This section is from the book "Complete Self-Instructing Library Of Practical Photography", by J. B. Schriever. Also available from Amazon: Complete Self-Instructing Library Of Practical Photography.
Lighting. The lighting is very important in drapery portraits for the light must, in a way, fall across the subject, and not fall from the front. A cross light will give snap and roundness, while a front light, where drapery is employed, will result in flatness. Therefore, place the subject so as to receive the light from the side, and only partly from the front.
Statuettes. The almost perfect forms of some little children, between the ages of two and five years, make most beautiful statuette pictures, and many interesting studies may be made of them. These little subjects are usually best photographed in a standing position, and, while they may be photographed entirely nude, a tiny bit of drapery gathered in one hand, draped across the trunk very carelessly, will aid in breaking lines and will not detract from the subject itself. (See Illustration No. 24.)
409. Sitting positions may also be made of them, but they are not so attractive, and do not show their little forms so well. The best effects are obtained by placing the child on a white pedestal, or some small object to give it a support on which to stand. The figure should be so turned as to give the most pleasing lines of composition. The body is best posed when at an angle to the camera, but broad-side to the light.
410. The arrangement of the feet is of considerable importance. Both should not be the same distance from the camera. The attitude of the subject will determine exactly the position they should occupy. One should avoid the duplicating of lines or giving exactly the same positions for either hands or feet.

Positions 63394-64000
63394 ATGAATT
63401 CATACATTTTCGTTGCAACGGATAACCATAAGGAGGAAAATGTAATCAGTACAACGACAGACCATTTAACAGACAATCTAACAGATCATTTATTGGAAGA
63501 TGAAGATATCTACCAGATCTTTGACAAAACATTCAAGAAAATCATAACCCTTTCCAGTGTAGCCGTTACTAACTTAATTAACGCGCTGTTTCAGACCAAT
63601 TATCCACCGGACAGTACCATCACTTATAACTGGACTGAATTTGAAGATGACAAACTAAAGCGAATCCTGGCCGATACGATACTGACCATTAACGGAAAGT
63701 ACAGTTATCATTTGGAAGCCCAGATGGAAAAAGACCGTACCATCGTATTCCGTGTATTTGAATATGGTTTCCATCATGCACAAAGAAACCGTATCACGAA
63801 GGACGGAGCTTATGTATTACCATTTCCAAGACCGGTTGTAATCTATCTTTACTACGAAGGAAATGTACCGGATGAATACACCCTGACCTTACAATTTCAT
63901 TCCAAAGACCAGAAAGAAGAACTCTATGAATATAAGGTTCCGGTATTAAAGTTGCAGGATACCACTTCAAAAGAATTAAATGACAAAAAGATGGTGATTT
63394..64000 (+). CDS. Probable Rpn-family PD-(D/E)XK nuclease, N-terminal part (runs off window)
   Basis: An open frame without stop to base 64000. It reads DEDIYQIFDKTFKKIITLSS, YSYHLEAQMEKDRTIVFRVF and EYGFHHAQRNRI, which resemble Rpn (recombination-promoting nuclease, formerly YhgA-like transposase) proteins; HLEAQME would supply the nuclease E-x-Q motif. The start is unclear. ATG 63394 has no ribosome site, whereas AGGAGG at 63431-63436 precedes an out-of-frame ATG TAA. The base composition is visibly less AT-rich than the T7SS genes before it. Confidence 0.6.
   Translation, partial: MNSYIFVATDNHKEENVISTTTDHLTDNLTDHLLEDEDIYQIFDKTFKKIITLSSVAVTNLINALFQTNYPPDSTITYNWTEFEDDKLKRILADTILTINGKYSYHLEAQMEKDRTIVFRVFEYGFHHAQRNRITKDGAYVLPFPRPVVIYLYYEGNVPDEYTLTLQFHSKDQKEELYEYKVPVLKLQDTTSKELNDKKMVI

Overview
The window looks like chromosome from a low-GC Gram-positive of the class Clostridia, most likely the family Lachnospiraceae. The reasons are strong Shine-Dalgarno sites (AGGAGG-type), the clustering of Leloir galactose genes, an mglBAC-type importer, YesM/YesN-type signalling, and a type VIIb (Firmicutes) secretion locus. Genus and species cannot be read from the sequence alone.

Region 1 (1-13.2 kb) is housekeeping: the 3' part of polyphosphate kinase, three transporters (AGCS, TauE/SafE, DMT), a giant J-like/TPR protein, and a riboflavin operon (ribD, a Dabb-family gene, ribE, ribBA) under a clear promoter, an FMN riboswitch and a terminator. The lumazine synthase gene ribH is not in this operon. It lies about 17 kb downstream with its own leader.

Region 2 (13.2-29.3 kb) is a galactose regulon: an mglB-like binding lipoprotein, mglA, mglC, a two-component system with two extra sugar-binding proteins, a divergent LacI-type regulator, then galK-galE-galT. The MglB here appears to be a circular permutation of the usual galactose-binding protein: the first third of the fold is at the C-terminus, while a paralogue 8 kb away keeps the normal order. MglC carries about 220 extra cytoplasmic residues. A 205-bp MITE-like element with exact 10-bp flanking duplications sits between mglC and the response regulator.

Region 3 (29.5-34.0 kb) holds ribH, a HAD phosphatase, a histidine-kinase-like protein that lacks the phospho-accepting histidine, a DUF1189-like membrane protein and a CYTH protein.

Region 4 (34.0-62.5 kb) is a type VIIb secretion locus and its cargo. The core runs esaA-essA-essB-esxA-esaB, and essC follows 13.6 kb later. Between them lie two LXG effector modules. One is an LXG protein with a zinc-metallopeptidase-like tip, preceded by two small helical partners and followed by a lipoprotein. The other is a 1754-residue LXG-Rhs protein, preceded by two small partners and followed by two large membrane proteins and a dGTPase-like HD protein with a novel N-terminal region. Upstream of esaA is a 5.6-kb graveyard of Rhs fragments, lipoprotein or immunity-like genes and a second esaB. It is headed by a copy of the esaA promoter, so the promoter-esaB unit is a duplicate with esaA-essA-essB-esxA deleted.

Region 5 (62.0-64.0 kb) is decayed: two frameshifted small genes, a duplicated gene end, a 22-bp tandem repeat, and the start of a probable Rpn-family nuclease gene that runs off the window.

411. A black background should, of course, be employed, and the ground turned away from the source of light to keep it as dark as possible. The body of the subject should face the light, to receive full illumination, and the exposure should be made as short as possible. The object of the short exposure is two-fold. First, the little subject cannot hold an attitude for any length of time. Therefore, an exposure not to exceed a second or two should be given, and the illumination should be sufficient to enable you to make exposures in this time. Second, if too long an exposure be given there is danger of halation around the white figure and drapery, contrasting, as it does, with the background.
412. Many times it will be necessary to etch away the effect of halation around the figure, and perhaps remove the film comprising the background, in order that this may be made perfectly black. This is done by scraping away the film with the etching knife, instruction for which is given in Volume X.
413. Never start to etch away from the outline of the figure. Begin about one-sixteenth inch from it, and after cutting away the background entirely, then, using the rounded edge of the etching blade, work in toward the figure outline, for in this way you secure a soft blending; whereas, by starting to etch away from the outline itself a white line would result.
414. Your first efforts should be devoted to simple positions, always having in mind the attitudes you expect your little subject to take. Strive to carry out these ideas in the picture. Working in a haphazard manner, with no particular aim or idea in view, will invariably result in failure. It is, therefore, advisable to first train your subject beforehand, before undressing it, practicing different attitudes, and when the child seems to understand what you require, prepare it for the position. Work as rapidly as possible, for the little subject becomes tired very easily and you lose the life that should be injected into such a picture.
415. In Illustrations Nos. 21, 22, and 23 we supply some suggestions for suitable positions for infants and children. The infant's picture shown in the lower row of the picture in Illustration No. 21 will give you an idea of the arrangement of the pillow for supporting a baby. The upper row of pictures in this same illustration offer some suggestions for pictures of older children, and Illustration No. 23 supplies a very simple study for hand posing, while in Illustration No. 24 we present a statuette portrait, very simply posed and easy to produce. These examples we trust will serve the purpose of supplying suggestions of simple positions that may be employed for child portraiture.